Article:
UC-AFT has been on the
forefront of pushing for the UC system to enroll more students from California,
and recent data shows that 2016-2017 will see an increase of 8,000 students in
this category. The bad news is that the
unequal funding of the campuses continues due to the distribution of
non-resident students. The following
list shows the percentage of Freshmen enrollments that are non-resident students
at each campus:

Berkeley 25.2%
(down 3.7% from last year)

Davis 21.1%
(down 4.8%)

Irvine 27.2%
(down .2%)

UCLA 26.6%
(down 2.7%)

Merced .7%
(down .3%)

Riverside 3.8%
(down .2%)

San Diego 28.6% (down 4.8%)

UCSB 16.1% (up 1%)

UCSC 12.7% (down 3.8%)

UC 20% (down 2.7%)

These trends highlight a
partial movement in the direction requested by the legislature: the campuses with the highest number of
non-resident students have decreased their over-all percentage. Yet, only UCSB increased its percentage of
non-resident students and only by 1%.
UCOP has said that they wanted a more even distribution, but we still
have three campuses with over 25% (Irvine, UCLA, Berkeley) and four campuses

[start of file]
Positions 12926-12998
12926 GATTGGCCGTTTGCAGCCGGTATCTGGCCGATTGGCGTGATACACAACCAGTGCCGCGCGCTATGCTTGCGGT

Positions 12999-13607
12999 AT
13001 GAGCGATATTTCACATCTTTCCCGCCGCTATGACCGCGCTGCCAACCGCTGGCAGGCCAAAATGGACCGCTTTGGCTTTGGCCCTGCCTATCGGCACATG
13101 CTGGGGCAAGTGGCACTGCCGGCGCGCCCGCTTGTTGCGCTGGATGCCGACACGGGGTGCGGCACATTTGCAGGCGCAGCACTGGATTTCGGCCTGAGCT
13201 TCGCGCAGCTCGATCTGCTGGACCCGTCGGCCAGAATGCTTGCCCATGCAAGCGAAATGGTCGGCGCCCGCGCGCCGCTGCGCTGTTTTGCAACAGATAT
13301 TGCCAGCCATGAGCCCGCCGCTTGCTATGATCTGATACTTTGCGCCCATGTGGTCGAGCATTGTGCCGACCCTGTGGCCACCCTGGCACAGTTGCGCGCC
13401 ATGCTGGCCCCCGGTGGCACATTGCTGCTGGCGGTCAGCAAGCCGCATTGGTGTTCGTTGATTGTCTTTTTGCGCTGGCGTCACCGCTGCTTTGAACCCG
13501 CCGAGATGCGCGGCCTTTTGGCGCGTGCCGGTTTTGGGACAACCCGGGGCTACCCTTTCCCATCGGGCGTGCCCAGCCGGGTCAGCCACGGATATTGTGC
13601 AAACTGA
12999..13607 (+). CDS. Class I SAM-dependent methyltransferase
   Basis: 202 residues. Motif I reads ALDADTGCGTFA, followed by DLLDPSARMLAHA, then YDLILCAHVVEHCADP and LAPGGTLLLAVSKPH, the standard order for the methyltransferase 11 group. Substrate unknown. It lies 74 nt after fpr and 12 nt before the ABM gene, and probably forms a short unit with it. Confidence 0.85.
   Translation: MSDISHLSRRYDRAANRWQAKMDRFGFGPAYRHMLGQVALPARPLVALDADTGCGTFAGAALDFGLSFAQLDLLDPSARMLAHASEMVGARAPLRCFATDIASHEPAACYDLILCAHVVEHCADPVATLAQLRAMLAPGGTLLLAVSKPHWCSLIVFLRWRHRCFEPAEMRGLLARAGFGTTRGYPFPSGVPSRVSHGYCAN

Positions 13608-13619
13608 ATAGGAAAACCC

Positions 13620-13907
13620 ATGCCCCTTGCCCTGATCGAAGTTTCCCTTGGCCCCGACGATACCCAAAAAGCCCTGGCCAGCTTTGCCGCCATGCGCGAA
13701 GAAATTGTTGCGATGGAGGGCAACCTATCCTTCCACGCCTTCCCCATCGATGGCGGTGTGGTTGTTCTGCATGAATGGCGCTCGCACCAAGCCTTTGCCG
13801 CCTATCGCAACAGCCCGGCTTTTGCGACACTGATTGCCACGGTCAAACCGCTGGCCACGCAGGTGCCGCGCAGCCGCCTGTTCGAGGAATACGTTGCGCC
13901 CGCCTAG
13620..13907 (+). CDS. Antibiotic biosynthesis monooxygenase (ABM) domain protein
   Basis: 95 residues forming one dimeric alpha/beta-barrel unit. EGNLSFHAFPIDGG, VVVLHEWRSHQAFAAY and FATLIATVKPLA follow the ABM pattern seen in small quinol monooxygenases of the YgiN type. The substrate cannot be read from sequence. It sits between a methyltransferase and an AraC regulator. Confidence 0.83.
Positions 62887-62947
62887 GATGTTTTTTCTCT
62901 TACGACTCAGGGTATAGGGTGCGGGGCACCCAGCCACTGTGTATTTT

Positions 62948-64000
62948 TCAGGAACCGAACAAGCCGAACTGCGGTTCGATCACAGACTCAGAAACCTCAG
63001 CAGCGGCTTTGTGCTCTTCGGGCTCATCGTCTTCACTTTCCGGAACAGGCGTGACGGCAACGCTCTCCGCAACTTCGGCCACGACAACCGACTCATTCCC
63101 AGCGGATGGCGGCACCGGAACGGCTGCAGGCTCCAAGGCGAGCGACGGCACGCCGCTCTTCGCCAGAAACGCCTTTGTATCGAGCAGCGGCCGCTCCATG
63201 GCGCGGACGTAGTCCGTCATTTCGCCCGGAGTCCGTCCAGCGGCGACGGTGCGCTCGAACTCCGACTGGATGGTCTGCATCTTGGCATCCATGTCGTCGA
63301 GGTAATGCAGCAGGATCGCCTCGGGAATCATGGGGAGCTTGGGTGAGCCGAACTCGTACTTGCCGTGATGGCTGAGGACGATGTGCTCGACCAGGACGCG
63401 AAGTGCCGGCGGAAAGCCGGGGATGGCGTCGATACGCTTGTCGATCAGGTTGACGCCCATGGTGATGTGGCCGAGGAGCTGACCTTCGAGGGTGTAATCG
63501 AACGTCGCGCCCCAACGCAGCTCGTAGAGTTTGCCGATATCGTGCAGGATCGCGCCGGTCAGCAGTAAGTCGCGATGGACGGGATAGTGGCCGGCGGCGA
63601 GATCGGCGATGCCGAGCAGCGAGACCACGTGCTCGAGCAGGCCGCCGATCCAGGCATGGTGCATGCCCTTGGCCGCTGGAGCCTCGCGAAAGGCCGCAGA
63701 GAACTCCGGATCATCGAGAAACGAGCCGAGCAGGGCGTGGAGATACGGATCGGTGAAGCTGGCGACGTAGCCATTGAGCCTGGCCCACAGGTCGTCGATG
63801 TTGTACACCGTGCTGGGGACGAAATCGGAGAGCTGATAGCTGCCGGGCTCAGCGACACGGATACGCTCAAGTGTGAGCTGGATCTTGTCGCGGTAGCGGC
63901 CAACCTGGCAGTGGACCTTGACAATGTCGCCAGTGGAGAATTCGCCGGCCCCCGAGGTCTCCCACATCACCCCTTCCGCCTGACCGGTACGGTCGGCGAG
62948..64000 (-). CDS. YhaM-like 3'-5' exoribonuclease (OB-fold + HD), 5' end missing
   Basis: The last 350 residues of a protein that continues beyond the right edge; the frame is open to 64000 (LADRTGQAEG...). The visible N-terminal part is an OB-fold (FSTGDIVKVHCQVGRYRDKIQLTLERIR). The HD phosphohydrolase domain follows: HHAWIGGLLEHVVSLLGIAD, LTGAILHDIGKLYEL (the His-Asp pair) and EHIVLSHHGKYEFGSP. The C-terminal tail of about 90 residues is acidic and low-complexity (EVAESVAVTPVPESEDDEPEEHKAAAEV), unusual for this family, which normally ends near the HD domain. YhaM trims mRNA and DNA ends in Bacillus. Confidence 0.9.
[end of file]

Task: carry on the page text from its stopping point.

under 16.2% (Riverside, UCSC, UCSB, Merced).
These statistics are important because the tuition for non-resident
students is $26,682 more than resident students. So if Berkeley has 1,603 non-resident
students, and Riverside has 213, Berkeley brings in $37 million more than
Riverside. Since according to UCOP, the main reason for bringing in high-paying
non-resident students is that they subsidize the resident students, it is still
hard to see how this is working when campuses do not share extra revenue
amongst themselves. In other words,
Berkeley does not transfer any of its $42 million in additional revenue from
non-resident tuition to the other campuses.

It is important to stress
that these statistics only look at one year of non-resident Freshmen
enrollments, and if we look at all of the undergrads at a particular campus, we
can multiply by four to get a rough estimate of the total inequity among
campuses. So if the average student stays four years and the enrollment trends
stay the same, Berkeley’s extra funding over Riverside becomes $148 million a
year.

It is important to stress
that the UC campuses have also increased their number of transfer students, and
in this case, for Fall 2016, 15% are non-resident students (this has stayed
about the same as last year). We also
see inequities generated here since only 4.8% of transfer students to Santa
Cruz pay non-resident tuition, but 23.8% of the UC San Diego students pay the
additional $26,682.

This year we will be working on
trying to get the campuses to find a more equitable way of sharing non-resident
revenue.